So does Cheiron work on its own terms? Probably. I'm not aware of what training tools medical students generally use these days, and I'm certainly not qualified to judge whether the detail provided is medically accurate and sufficient to help students learn how to diagnose patients, but from my layperson's perspective, it seems like it would get the job done. Still, I feel like the authors missed an opportunity here. I enjoy playing around with complex systems, and going in, I was excited to play around and maybe even learn something about medicine, but there just weren't enough concessions on hand to allow me to do that. I have to respect what the authors have accomplished, here, but Cheiron unfortunately didn't have anything to offer me.
- Malasana, September 24, 2021
1 people found the following review helpful:
A very precise medical simulator, June 21, 2019
This game summarizes itself pretty well with this disambiguation text:
"Which do you mean, lymph nodes generally, the inguinal lymph nodes, the supraclavicular lymph nodes or the cervical lymph nodes?"
This is a game written by two medical students for the 2005 IFComp. They wanted to show exactly what it was like being a medical student, and they succeeded (as far as I know!) The game comes with both images and sound.
It's polished and descriptive, but there's no emotion and it's too confusing to be as interactive as I'd like. I played it quite some time ago, but for some reason I never reviewed it.
- verityvirtue (London), September 4, 2016
8 people found the following review helpful:
Resolving the Enigma of the Fever Chart, August 19, 2011
By any reasonable standard of craft, Cheiron is a very poorly-made piece. It was not originally designed for general consumption, and only marginally as a game. Rather, it was designed by med students as a study tool. It's technically fiction, but it's the fiction of training scenarios, intentionally avoiding literary qualities.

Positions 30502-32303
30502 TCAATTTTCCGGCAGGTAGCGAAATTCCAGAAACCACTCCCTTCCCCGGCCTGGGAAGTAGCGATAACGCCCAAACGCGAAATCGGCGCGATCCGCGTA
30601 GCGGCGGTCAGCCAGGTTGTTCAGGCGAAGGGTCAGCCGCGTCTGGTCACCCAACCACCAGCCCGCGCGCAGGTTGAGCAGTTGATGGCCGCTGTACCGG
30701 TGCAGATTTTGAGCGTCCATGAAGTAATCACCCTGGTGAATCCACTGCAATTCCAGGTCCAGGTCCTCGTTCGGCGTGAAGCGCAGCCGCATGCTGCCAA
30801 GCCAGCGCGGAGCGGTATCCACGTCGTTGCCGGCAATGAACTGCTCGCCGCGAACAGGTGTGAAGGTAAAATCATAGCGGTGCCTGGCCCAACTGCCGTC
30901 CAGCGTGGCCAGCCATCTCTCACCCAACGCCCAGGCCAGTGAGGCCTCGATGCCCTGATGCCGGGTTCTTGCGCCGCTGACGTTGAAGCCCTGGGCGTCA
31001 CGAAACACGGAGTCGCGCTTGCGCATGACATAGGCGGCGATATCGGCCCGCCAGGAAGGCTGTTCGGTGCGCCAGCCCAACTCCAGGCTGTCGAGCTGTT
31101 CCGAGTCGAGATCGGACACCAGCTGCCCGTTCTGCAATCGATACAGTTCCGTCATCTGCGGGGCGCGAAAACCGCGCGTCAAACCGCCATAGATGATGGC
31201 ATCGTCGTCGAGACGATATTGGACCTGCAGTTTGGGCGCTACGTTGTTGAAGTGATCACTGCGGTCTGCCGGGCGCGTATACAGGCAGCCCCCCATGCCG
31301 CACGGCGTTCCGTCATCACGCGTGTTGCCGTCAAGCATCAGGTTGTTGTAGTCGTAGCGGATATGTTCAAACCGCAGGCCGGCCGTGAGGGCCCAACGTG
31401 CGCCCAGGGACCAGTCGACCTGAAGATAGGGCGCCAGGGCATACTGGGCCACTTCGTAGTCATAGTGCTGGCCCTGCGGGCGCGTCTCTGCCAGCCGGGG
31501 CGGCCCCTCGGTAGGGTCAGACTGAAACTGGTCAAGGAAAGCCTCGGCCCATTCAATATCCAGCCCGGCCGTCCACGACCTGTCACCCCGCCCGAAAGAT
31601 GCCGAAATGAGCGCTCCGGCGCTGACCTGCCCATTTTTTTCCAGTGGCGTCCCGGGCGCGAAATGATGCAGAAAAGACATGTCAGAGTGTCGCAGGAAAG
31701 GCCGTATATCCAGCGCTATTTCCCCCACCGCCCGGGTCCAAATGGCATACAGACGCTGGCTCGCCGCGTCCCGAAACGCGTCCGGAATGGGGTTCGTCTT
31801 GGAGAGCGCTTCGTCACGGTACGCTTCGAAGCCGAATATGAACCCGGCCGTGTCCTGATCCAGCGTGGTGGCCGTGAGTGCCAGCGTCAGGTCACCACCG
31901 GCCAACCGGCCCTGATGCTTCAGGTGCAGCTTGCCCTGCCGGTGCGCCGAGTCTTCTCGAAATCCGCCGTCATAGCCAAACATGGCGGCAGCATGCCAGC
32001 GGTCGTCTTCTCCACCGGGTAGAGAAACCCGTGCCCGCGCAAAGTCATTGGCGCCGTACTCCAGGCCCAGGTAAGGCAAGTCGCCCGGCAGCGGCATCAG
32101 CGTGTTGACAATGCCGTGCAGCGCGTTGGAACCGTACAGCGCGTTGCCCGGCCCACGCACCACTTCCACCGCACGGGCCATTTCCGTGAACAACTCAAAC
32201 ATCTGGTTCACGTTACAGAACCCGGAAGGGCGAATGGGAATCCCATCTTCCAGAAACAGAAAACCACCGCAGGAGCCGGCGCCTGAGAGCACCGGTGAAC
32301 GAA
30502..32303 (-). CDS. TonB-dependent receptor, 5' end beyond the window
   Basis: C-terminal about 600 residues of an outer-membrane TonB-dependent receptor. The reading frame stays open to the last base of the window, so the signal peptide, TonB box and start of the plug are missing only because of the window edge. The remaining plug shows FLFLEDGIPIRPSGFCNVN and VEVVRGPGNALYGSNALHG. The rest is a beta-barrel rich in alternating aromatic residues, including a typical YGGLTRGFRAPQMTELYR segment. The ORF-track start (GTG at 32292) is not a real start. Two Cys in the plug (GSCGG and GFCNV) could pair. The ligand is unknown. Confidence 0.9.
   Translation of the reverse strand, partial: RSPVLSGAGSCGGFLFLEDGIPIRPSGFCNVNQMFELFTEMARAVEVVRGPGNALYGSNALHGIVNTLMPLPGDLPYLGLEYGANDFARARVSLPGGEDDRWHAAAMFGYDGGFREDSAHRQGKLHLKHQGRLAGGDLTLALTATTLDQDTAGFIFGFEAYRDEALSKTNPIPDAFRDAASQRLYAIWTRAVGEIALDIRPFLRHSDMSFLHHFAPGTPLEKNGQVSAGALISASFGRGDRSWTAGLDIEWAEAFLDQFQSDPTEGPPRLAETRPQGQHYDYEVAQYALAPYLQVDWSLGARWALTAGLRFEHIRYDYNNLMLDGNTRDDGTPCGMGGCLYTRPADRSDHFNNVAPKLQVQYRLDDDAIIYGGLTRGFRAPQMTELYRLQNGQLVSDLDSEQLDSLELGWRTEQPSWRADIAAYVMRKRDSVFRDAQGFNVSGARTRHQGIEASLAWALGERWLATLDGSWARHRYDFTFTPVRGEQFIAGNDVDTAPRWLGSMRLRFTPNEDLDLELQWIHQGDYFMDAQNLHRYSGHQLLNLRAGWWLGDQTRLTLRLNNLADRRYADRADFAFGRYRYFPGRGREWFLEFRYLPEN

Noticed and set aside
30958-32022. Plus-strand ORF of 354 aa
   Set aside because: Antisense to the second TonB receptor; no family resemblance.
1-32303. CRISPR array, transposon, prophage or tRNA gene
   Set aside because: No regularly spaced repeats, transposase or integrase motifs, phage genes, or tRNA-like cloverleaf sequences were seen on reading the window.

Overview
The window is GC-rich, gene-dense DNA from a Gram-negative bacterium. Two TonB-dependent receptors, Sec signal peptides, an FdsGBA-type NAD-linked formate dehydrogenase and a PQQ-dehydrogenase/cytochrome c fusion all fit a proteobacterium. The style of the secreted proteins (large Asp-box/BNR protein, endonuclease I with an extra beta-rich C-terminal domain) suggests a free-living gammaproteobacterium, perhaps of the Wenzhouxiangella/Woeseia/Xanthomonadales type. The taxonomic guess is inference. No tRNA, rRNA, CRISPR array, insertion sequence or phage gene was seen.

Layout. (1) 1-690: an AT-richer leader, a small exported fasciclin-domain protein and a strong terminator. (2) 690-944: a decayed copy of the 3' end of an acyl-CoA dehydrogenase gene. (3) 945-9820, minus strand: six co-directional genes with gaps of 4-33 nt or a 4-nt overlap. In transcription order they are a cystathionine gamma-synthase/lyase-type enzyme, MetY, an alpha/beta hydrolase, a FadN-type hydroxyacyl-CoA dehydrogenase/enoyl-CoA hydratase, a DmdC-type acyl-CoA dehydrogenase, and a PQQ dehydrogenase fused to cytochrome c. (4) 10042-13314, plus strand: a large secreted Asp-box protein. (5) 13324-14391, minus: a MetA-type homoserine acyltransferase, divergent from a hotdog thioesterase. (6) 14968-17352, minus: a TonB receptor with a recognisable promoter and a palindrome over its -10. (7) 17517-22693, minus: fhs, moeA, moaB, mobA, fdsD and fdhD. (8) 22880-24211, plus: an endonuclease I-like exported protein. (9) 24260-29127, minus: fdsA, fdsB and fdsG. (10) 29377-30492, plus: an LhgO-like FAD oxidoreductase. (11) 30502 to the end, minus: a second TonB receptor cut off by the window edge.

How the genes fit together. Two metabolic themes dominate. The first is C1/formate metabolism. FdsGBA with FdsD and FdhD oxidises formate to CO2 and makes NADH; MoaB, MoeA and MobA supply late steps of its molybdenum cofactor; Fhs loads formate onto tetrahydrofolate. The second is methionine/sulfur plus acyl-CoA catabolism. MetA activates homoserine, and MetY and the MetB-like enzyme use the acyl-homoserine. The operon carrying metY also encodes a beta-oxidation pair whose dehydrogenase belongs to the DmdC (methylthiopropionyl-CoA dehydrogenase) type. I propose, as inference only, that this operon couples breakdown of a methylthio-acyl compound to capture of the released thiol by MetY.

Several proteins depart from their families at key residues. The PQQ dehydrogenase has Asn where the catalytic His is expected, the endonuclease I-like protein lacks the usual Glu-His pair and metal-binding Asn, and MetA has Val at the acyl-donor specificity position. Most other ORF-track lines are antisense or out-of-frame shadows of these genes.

The game contains four patients. You need to diagnose them using the standard methods available to a doctor: part of this lies in asking them about a fixed set of topics, and part of it involves a physical examination using a lot of specialist verbs (AUSCULTATE) and an immense list of anatomical nouns (FIFTH CRANIAL NERVE, STANDING BLOOD PRESSURE). Some of this is accompanied by stock medical photographs. The overwhelming majority of details are default responses, some of them totally inappropriate. All the patients are built from the same template and imperfectly customised, so you can (for instance) receive assurances from male patients that they are menstruating normally.
Given the game's intent as a revision tool and its sandboxy implementation, it's easy to assume that the patients will have a different condition each time. This was, I think, the original design intent, but it was never accomplished. Worse, once you've reached a diagnosis there's no way to tell the game this; the answers are included, and you have to be satisfied with that.
All this said, I had a hugely entertaining time with Cheiron. I played together with an EMT and anatomy student, and we made heavy use of internet resources. Divorced from its usual context -- the anxiety that you or someone you care about might have some horrible condition -- amateur diagnosis becomes a fascinating mystery, a complicated puzzle striking a balance between research, deduction and informed guesswork that I haven't seen equaled in any IF mystery. Most IF is designed to be self-contained, requiring as little external knowledge as possible; Cheiron demonstrates that taking the opposite approach can be compelling, although it doesn't suggest that it could be done in a stable and easily-played way.
The answers are telegraphed slightly -- you can't send off for lab tests, but you can see the results of the tests that a qualified doctor sent off for. The choice of tests alone is often a strong clue, but it still requires some interpretation.
Cheiron could, with a vast investment of work, have been turned into an excellent game. As it stands, its half-baked implementation will probably make it a frustrating experience for most players, its heavy requirement of specialist knowledge is likely to seem unfair, and some will find its focus on disease and infirmity off-putting.
- Nathan (Utah), October 26, 2008